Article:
The folks at AIRBUS and IBM will bring a Crew Interactive MObile CompanioN (CIMON) disembodied robot head to the International Space Station this summer. This robot head was never really attached to a robot body – it was built specifically for the ISS – and a free-floating environment in which it’ll function. This robot head will bring artificial intelligence to the ISS – almost like DAVID in Prometheus, or Ash in Alien. Not to worry!
European Space Agency astronaut Dr. Alexander Gerst @Astro_Alex on Twitter will be making his way back to the International Space Station between May and December of 2018 where he’ll be Commander for Expedition 57. During the span between June and October of 2018, Gerst will be testing CIMON’s capabilities as a “technology demonstrator.”
“CIMON is designed to support astronauts in performing routine work, for example by displaying procedures or – thanks to its ‘neural’ AI network and its ability to learn – offering solutions to problems,” said an Airbus representative. “It uses Watson AI technology from the IBM cloud and, with its face, voice and artificial intelligence, becomes a genuine ‘colleague’ on board.”
We’ve had some experience with Watson AI in the form of a children’s toy called Dino. CogniToys took the artificial intelligence in Watson AI created by IBM and planted it in the brain of a tiny dinosaur with a voice like Yoda.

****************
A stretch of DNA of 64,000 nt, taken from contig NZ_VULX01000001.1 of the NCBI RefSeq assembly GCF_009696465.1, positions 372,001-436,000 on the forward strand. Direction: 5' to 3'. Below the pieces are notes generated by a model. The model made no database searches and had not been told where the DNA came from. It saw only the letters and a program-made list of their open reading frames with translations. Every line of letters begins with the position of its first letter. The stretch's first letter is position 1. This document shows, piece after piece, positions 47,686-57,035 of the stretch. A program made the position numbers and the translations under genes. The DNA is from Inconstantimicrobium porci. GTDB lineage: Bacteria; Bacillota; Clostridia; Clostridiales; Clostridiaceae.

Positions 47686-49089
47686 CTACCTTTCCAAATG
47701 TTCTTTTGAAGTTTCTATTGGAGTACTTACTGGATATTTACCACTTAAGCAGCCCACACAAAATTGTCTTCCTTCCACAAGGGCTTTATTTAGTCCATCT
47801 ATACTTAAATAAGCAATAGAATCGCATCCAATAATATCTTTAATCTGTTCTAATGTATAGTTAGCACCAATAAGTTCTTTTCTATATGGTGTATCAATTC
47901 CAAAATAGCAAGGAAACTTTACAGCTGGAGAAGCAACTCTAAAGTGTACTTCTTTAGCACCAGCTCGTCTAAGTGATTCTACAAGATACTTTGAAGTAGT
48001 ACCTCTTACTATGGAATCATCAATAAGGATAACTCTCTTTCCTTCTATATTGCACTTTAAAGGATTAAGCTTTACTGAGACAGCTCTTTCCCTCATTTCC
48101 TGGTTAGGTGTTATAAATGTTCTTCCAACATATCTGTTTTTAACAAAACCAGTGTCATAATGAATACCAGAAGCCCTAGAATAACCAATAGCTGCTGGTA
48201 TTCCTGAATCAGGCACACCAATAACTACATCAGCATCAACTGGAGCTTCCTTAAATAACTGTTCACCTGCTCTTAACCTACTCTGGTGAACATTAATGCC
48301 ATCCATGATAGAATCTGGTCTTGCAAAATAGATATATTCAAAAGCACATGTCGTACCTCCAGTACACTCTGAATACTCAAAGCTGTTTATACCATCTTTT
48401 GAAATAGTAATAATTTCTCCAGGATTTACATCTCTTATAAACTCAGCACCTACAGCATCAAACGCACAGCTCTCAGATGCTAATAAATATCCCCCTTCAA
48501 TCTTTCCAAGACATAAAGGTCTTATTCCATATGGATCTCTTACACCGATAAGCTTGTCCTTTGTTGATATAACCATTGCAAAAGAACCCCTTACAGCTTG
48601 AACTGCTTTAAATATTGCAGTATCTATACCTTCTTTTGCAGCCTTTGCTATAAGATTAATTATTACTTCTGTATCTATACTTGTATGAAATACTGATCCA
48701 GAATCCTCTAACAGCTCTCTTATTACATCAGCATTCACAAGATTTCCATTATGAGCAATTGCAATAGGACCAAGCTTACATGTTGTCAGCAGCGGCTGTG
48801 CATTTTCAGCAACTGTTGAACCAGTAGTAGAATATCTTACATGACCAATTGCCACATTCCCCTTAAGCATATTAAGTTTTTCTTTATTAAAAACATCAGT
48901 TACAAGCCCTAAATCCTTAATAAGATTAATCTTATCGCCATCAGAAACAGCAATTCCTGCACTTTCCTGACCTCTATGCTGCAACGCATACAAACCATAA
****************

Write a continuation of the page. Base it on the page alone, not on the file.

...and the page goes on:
CIMON will be sent to space in “as early as March 2018” according to Airbus. During this first DLR parabolic flight campaign, CIMON will focus on testing and optimizing GNC algorithms in zero gravity. These algorithms will consist of control, navigation, and guidance – hence the GNC. Another of CIMON’s “exercises” aboard the ISS is to work with a human companion to solve a Rubik’s Cube.
CIMON will also experiment with crystals on the ISS, and “perform a complex medical experiment.” The latter of those two exercises will use CIMON as an “intelligent camera.”
We’ll expect to see a whole lot more of CIMON in the field come June. Stick around as we await footage from onboard the International Space Station, courtesy of Gerst, Airbus, IBM, and the rest of the ISS crew, onboard and back home on the ground.